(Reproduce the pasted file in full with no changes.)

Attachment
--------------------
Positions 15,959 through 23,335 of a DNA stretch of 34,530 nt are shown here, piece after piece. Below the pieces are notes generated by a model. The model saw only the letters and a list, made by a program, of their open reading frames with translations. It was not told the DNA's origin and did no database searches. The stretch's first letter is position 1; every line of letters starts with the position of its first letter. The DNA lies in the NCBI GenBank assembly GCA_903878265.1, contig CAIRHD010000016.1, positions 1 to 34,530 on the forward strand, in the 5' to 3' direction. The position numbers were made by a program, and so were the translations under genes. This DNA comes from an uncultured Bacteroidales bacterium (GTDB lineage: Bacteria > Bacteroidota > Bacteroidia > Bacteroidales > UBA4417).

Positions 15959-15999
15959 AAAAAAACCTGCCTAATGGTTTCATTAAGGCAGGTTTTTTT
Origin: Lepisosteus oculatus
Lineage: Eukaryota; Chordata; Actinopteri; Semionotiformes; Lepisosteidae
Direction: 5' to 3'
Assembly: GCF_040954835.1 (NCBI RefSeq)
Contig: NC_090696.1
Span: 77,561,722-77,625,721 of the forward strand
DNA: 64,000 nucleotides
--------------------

Positions 15,959 through 23,335 of a DNA stretch of 34,530 nt are shown here, piece after piece. Below the pieces are notes generated by a model. The model saw only the letters and a list, made by a program, of their open reading frames with translations. It was not told the DNA's origin and did no database searches. The stretch's first letter is position 1; every line of letters starts with the position of its first letter. The DNA lies in the NCBI GenBank assembly GCA_903878265.1, contig CAIRHD010000016.1, positions 1 to 34,530 on the forward strand, in the 5' to 3' direction. The position numbers were made by a program, and so were the translations under genes. This DNA comes from an uncultured Bacteroidales bacterium (GTDB lineage: Bacteria > Bacteroidota > Bacteroidia > Bacteroidales > UBA4417).

Positions 15959-15999
15959 AAAAAAACCTGCCTAATGGTTTCATTAAGGCAGGTTTTTTT
Origin: Lepisosteus oculatus
Lineage: Eukaryota; Chordata; Actinopteri; Semionotiformes; Lepisosteidae
Direction: 5' to 3'
Assembly: GCF_040954835.1 (NCBI RefSeq)
Contig: NC_090696.1
Span: 77,561,722-77,625,721 of the forward strand
DNA: 64,000 nucleotides